Quantum CEO Rick Belluzzo says his company has a new “significant” OEM partner for its data deduplication backup software.
Belluzzo refused to name the new partner, saying the partner will make that announcement when it is ready. His revelation came on the same day Fujitsu made a deduplication announcement but did not refer to any partners.
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Quantum sells its own DXi family of data deduplication virtual tape libraries (VTLs) and NAS appliances, and also sold dedupe through an OEM deal with EMC until EMC acquired Quantum rival Data Domain for $2.1 billion last July. Since then, Belluzzo has been talking to new prospective partners.
During Quantum’s earnings conference call with analysts Thursday night, Belluzzo said the deal was in the “final stages of completion.” In a one-on-one interview after the call, he said it was a done deal although wouldn’t give any more information except that the new OEM partner will use Quantum’s deduplication software on the partner’s hardware, just as EMC did with its Disk Library platform.
“I would just say we have an agreement, and we’re proceeding around implementation,” Belluzzo said. “It’s all happening pretty fast. The EMC-Data Domain acquisition really lit a fire under the industry in terms of people determining what their [deduplication] product roadmap should look like. We’ve been in a lot of conversations. For something to close as quickly as this, it really shows how high of a priority deduplication is becoming.”
NetApp and Hitachi Data Systems are the most obvious candidates among major storage vendors looking for a backup dedupe partner. NetApp was outbid by EMC for Data Domain, and HDS was close to sealing an OEM deal with Data Domain before Data Domain was acquired. Dell also lacks its own deduplication product, but it partners with CommVault and Symantec for dedupe software. Industry insiders also expect Dell to eventually add Data Domain devices to the list of EMC products that it resells.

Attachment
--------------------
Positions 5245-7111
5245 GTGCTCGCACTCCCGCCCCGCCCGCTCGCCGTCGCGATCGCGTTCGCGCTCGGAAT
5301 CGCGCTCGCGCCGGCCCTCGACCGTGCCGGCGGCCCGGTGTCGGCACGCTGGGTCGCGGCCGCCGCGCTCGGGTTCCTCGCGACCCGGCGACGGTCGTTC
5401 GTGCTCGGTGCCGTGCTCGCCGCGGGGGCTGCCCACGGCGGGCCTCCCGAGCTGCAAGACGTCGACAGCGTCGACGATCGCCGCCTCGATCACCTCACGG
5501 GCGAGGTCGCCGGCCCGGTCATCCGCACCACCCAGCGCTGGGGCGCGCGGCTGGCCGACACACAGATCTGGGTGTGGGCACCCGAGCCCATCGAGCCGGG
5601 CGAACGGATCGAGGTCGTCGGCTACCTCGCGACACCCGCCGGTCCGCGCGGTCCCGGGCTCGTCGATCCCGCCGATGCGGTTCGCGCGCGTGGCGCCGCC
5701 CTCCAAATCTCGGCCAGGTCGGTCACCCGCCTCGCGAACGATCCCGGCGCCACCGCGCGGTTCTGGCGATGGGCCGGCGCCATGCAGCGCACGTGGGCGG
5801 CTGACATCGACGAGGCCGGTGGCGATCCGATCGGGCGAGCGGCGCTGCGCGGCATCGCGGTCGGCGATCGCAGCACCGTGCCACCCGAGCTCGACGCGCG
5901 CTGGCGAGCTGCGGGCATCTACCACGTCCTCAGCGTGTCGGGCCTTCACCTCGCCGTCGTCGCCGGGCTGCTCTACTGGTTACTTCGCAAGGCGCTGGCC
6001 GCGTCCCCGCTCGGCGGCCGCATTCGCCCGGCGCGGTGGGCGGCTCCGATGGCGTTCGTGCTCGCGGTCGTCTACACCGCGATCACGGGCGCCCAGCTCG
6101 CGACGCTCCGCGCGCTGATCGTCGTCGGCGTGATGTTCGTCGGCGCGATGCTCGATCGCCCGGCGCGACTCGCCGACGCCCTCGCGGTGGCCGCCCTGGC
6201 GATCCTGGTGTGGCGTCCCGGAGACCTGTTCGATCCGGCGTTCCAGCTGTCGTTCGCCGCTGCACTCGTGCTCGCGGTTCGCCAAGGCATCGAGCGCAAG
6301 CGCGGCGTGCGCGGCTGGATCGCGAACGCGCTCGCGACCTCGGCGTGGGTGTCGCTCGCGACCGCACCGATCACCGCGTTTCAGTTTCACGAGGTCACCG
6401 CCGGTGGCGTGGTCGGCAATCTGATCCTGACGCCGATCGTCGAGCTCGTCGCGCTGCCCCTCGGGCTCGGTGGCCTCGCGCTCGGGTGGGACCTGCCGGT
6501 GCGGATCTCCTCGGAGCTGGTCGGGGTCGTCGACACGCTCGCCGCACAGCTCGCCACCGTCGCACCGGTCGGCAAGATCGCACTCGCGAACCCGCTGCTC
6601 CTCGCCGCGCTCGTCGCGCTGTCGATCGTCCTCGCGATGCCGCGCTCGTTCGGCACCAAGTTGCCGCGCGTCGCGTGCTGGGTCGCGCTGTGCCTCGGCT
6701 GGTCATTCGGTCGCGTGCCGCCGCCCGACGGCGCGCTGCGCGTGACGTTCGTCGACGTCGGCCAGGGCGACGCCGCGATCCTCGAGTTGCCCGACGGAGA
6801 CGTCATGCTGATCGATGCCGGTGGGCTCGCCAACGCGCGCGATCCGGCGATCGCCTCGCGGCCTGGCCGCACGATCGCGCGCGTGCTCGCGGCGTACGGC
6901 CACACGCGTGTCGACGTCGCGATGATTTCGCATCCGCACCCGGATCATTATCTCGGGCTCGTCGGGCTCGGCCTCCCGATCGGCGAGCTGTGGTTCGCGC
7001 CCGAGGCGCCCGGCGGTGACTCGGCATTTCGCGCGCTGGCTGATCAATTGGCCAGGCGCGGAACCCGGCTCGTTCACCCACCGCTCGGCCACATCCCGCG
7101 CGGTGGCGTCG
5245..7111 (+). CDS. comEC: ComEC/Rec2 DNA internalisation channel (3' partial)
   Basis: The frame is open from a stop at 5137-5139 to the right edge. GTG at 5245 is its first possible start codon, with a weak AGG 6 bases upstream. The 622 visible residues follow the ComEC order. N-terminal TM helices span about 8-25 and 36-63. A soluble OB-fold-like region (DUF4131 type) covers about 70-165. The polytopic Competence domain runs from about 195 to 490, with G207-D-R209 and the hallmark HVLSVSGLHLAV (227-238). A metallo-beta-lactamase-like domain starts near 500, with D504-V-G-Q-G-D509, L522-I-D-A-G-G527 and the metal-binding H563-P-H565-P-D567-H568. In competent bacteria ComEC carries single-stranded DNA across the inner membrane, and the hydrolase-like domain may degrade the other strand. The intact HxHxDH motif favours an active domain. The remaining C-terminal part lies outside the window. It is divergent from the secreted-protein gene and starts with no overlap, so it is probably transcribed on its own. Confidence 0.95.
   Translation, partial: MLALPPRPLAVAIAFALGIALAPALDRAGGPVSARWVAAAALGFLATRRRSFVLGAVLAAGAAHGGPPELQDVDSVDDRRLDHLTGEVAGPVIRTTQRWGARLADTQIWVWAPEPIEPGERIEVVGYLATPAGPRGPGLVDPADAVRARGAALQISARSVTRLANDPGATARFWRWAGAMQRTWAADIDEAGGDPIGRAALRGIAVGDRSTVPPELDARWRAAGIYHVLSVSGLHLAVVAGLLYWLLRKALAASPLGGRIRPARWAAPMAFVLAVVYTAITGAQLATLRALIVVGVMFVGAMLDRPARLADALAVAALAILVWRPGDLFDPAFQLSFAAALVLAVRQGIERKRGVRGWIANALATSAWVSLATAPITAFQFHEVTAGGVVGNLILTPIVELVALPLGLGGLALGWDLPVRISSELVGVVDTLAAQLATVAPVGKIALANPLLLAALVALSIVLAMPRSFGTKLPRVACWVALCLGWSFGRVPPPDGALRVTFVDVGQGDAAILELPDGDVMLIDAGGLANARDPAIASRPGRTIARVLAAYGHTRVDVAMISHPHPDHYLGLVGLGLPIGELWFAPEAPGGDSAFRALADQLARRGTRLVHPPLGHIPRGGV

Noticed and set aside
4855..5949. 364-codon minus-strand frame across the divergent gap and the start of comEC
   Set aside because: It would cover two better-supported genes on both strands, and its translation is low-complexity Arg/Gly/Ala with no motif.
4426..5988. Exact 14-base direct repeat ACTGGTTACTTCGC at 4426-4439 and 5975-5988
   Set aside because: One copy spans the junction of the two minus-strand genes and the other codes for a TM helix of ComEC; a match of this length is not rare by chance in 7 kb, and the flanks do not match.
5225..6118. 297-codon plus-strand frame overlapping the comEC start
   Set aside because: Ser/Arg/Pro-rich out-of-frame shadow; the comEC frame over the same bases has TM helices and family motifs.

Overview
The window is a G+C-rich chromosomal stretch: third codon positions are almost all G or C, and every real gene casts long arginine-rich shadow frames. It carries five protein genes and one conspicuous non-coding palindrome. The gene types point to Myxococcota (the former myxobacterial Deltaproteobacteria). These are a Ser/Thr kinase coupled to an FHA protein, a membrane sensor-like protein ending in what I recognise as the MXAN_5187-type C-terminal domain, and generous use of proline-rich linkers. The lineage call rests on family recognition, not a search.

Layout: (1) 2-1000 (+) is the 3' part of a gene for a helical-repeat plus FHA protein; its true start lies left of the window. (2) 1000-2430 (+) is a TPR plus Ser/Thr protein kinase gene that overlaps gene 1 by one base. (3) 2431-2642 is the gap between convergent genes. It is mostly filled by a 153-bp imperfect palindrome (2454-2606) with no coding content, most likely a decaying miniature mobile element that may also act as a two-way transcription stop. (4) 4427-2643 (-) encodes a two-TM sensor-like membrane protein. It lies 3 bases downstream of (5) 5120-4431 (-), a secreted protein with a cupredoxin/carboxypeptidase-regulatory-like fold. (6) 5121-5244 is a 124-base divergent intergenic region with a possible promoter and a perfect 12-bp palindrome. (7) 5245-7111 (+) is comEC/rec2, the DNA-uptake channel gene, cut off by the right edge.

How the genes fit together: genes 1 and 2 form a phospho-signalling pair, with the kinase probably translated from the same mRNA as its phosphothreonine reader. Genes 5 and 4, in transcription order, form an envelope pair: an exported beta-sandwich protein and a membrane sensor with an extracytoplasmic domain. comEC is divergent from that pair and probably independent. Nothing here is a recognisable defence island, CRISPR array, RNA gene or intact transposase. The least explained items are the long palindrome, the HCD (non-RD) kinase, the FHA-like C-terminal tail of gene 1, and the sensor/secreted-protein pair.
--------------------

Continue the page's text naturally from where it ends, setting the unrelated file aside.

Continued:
Then again, maybe Quantum’s partner already launched its dedupe feature. Fujitsu says it has added deduplication to its Eternus CS disk appliances, including support for Symanted OST. Quantum has worked closely with Symantec on OST, and Fujitsu is already a Quantum tape partner. In fact, Belluzzo said on the call that Quantum expanded its tape reseller relationship with Fujitsu. When asked if Quantum’s new dedupe partner was a Tier 1 vendor, he said, “it’s a significant company but I don’t know how you’d characterize its tier.”
Quantum reported $182 million in revenue last quarter, an 11% year-over-year decline — mainly because of lost revenue from EMC and tape OEM deals. Disk and software – a category made up largely of DXi sales – came to $25 million, down from $31 million a year ago. Belluzzo says nearly all the EMC revenue was lost, but branded DXi sales increased.
Belluzzo also said Quantum’s legacy tape business was stronger than it has been in a long time, leading to three consecutive profitable quarters. “We have positioned our tape business as a healthy place,” he said, claiming Quantum is the leader in automated libraries for open systems.
Belluzzo said he’s not worried about that business now that Oracle has closed its Sun acquisition, and revealed plans to continue Sun’s StorageTek tape business. “There’s been a lot of change in the tape market in recent years,” he said, “including the continuing saga of StorageTek being acquired by Sun, rumored to be sold, and now Oracle says they’re going to keep it and go direct and not through the channel. We’re positioned as well as we’ve been in years.”